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By Pat Foran, Editor
It’s been an enlightening stretch for CSX President and CEO Joe Hinrichs since he took the Class I’s reins in late 2022. Some of what he’s learned during the past 11 months wasn’t pretty. When Hinrichs came aboard, the railroad “had strained relationships with every key stakeholder except shareholders — and most of them hated us,” he said May 26 during the North American Rail Shippers Association’s annual conference in Chicago. “[But] it’s all changed.”
Or it’s beginning to, Hinrichs believes. As Managing Editor Jeff Stagl writes in this month’s cover story: The former Ford Motor Co. exec has “pursued what he believes are the key objectives — bolstering service, execution, safety, teamwork and business relationships — by stressing that CSXers need to work smarter to benefit both themselves and others rather than just work harder to better serve the company.”
When it comes to relationships, there’s no such thing as an overnight fix. It takes work. You have to want to make it work. You have to change, if need be. To do what’s necessary to pave the way to make that change happen.
You also have to walk the talk. Walk it as in every day.
In part, Hinrichs’s been doing that by challenging CSX leaders to view the rail-shipper relationship through a shipper’s eye, and by spending time listening to CSX field employees tell him how they really feel — about CSX, about working on the railroad and about working, period, in this shape-shifting global economy.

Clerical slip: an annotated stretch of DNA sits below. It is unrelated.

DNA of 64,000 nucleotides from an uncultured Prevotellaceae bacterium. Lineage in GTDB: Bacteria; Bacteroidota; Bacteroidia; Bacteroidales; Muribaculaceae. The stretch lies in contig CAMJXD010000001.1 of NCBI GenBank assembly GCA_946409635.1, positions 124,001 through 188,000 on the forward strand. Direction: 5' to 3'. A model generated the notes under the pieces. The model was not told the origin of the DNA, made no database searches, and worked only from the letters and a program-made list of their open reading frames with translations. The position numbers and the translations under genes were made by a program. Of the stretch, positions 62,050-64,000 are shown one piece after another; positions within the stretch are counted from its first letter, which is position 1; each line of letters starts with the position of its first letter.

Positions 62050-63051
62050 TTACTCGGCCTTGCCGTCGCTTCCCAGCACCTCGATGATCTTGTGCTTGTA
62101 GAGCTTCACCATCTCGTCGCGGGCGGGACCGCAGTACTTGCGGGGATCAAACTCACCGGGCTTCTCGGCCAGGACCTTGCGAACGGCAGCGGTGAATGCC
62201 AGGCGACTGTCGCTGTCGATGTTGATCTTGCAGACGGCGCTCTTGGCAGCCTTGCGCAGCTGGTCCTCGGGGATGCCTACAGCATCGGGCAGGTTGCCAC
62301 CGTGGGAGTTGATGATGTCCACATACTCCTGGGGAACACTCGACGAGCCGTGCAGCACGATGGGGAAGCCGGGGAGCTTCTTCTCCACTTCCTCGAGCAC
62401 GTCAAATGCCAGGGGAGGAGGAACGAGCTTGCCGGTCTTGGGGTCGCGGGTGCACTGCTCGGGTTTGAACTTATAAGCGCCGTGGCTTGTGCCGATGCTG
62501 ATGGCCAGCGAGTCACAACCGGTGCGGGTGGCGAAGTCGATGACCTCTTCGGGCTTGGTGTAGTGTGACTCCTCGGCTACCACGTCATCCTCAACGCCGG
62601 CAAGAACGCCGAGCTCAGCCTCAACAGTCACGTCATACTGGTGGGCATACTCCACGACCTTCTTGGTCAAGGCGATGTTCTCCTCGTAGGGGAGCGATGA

For the CSX leadership team, challenging their own perceptions, listening to stakeholders and empathizing has been Job 1, to pinch a slogan from Hinrichs’ former employer. Job 2 is refocusing accordingly.
Hinrichs believes CSX already is refocusing on the work-life balance front, telling Stagl that CSX was the first Class I to negotiate national contracts that include sick leave. The railroad also hired thousands of workers, giving CSX the person power it’s needed to improve service — as car cycle times and service performance improve, more workers return home sooner after a shift. That average train velocity increased and average terminal dwell time decreased in second-quarter 2023 on a year-over-year basis shows “the progress we are making with engaging field employees and with having a better culture,” Hinrichs told Stagl, adding he believes the railroad also is “gaining momentum” with customers.
Customers have heard this before from railroads and won’t be shy about calling out CSX if they don’t feel that momentum. Rail employees haven’t been shy about making their voices heard, either, and they’ll certainly let folks know how they feel about said progress.
If Hinrichs and CSX mean it about walking the talk, about doing it every day — and from what I’ve seen and heard, I believe they do — they’ll welcome such conversations as an opportunity to improve. It’s what you do when you want to make relationships stick. You revisit stakeholders’ concerns, roll up your sleeves and, if needed, refocus accordingly.